I can’t type that phrase without crying. And I can’t cry without getting up and walking. And I can’t walk without clenching my fists. And I can’t clench my fists without having some kind of resolve overwhelm me and compel me to say, “Yes! She!…Was!…Brave!” And I can’t re-read those words without clapping. And this is coming from the caregiver husband who saw her at her few “unbravest” moments, moments that would still be at the top of any normal bravery scale.
These days my mind bounces around my and Dana’s life together in no particular order. I go from the dating months to the unrequited love years (that would be MY unrequited love, another story for another time) to the first battle with breast cancer to the college years to the second battle with breast cancer to the first years of marriage to the hospice months. When I land on the second-battle scenes of chemo or the hospice months, it’s Dane’s bravery that emerges as the dominant trait of those scenes.
And I’m not sure what fuels bravery or what it is we see in each other that looks like bravery. Dana and I certainly had our anxious and fearful moments. I think what the visitor in the hospital saw, and what everyone saw who was around Dane in the battling years, was how she insisted on embracing life. Disease robs you of enough as it is, there were certain things that Dane and I were not going to be robbed of. Things like: enjoying people, mountains, the ocean, sunsets, our front porch, knitting, biking, ballroom dancing (yes, we had taken lessons for several years!). And I think bravery, especially in Dana’s case, shows up when you have to overcome obstacles to enjoy what you want to enjoy.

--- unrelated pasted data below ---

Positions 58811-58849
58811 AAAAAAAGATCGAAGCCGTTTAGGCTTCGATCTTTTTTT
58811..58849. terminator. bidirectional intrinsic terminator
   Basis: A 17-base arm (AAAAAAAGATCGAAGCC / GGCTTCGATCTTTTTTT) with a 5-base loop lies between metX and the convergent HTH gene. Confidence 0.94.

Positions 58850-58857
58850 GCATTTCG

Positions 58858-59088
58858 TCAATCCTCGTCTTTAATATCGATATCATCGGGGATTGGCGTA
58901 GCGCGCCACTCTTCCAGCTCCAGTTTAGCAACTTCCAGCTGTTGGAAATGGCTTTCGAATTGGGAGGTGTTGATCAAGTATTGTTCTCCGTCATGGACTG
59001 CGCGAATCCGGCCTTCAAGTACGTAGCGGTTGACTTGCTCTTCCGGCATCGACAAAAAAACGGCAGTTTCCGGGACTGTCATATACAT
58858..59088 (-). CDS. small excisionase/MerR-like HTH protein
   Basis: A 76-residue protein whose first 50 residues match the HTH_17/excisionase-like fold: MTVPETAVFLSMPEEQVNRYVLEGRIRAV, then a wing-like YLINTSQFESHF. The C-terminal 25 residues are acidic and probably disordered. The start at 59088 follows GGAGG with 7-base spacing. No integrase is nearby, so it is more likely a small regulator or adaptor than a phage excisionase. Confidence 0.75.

It’s more difficult to enjoy mountains when it’s hard to walk; but we still did. It’s more difficult to knit when your fingers are numb from a side effect, but Dana still did. It’s harder to ski when you are chemo tired, but Dana still did. It’s harder to enjoy dancing when your feet are numb as a side effect, but Dana still did. It’s harder to enjoy an ocean sunset when you’re entertaining thoughts that you won’t see as many as you thought you would. But Dana still did.
We kept embracing life.